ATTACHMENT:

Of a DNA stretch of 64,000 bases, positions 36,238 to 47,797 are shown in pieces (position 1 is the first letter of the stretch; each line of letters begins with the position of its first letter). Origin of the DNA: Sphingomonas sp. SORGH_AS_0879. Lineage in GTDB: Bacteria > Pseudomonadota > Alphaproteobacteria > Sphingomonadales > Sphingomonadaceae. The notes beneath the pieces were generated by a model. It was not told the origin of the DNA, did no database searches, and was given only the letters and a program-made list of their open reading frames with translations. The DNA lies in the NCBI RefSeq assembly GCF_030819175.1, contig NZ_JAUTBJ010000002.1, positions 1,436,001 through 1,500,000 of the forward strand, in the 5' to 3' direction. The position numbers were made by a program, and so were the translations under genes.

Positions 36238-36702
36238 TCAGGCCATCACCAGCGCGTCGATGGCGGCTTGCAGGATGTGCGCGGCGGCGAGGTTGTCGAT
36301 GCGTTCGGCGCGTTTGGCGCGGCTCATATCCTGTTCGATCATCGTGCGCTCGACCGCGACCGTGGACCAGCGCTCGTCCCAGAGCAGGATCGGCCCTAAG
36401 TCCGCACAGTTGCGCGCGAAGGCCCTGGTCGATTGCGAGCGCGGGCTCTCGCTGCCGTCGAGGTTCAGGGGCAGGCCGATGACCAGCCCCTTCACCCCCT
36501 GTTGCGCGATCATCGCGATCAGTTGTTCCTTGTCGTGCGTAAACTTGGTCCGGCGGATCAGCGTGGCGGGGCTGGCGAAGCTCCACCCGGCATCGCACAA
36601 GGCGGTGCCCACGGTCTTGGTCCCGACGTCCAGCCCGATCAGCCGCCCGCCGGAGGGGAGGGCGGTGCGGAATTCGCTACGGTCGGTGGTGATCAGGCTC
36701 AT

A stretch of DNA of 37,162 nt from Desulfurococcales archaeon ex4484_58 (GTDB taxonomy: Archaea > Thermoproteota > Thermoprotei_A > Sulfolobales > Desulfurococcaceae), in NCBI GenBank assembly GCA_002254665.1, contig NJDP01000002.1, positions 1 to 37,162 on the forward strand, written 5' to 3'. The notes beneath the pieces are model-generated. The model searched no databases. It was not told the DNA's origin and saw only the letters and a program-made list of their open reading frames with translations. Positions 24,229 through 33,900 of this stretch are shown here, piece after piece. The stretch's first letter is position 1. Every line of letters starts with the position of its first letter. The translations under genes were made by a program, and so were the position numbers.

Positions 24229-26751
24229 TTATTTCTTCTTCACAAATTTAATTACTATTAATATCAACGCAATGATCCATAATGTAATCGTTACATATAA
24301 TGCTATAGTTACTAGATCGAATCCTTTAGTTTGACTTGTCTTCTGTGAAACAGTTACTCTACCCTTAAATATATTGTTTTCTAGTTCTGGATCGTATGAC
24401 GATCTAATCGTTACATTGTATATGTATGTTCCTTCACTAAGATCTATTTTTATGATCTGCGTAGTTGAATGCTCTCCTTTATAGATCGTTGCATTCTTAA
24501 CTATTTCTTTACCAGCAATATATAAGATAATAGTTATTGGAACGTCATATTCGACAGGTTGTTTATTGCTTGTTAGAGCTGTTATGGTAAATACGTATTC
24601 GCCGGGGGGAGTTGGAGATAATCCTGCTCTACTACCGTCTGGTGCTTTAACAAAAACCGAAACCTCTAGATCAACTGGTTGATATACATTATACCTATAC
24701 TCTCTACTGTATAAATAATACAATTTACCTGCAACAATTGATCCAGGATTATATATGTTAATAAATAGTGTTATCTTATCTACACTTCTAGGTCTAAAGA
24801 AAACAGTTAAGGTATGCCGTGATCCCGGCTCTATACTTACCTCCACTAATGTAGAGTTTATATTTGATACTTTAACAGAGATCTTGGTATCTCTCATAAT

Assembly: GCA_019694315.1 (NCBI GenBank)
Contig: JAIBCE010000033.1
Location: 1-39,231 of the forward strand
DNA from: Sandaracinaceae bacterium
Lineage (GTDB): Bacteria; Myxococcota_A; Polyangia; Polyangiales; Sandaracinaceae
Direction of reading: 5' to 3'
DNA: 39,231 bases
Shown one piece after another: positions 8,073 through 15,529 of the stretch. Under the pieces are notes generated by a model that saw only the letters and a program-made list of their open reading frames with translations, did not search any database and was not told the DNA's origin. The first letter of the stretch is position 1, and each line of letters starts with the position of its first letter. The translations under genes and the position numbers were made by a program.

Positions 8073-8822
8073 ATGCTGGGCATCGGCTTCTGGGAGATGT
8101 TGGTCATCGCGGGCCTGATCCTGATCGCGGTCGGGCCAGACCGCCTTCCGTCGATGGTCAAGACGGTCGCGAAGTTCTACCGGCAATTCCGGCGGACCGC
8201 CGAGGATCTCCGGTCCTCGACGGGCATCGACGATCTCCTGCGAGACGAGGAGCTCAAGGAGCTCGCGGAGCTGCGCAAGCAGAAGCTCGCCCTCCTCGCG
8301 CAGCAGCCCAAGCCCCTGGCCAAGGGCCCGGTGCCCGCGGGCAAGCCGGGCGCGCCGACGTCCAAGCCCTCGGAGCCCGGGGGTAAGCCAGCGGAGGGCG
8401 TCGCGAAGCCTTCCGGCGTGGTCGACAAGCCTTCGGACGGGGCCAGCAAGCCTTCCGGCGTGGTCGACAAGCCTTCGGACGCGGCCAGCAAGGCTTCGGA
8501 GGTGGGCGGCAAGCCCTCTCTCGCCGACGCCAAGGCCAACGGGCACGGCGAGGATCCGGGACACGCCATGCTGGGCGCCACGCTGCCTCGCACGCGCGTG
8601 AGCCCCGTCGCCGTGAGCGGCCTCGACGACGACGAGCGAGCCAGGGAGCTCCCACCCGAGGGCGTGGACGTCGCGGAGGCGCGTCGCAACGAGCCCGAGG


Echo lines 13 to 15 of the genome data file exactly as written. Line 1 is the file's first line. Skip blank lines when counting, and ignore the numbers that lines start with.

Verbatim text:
24401 GATCTAATCGTTACATTGTATATGTATGTTCCTTCACTAAGATCTATTTTTATGATCTGCGTAGTTGAATGCTCTCCTTTATAGATCGTTGCATTCTTAA
24501 CTATTTCTTTACCAGCAATATATAAGATAATAGTTATTGGAACGTCATATTCGACAGGTTGTTTATTGCTTGTTAGAGCTGTTATGGTAAATACGTATTC
24601 GCCGGGGGGAGTTGGAGATAATCCTGCTCTACTACCGTCTGGTGCTTTAACAAAAACCGAAACCTCTAGATCAACTGGTTGATATACATTATACCTATAC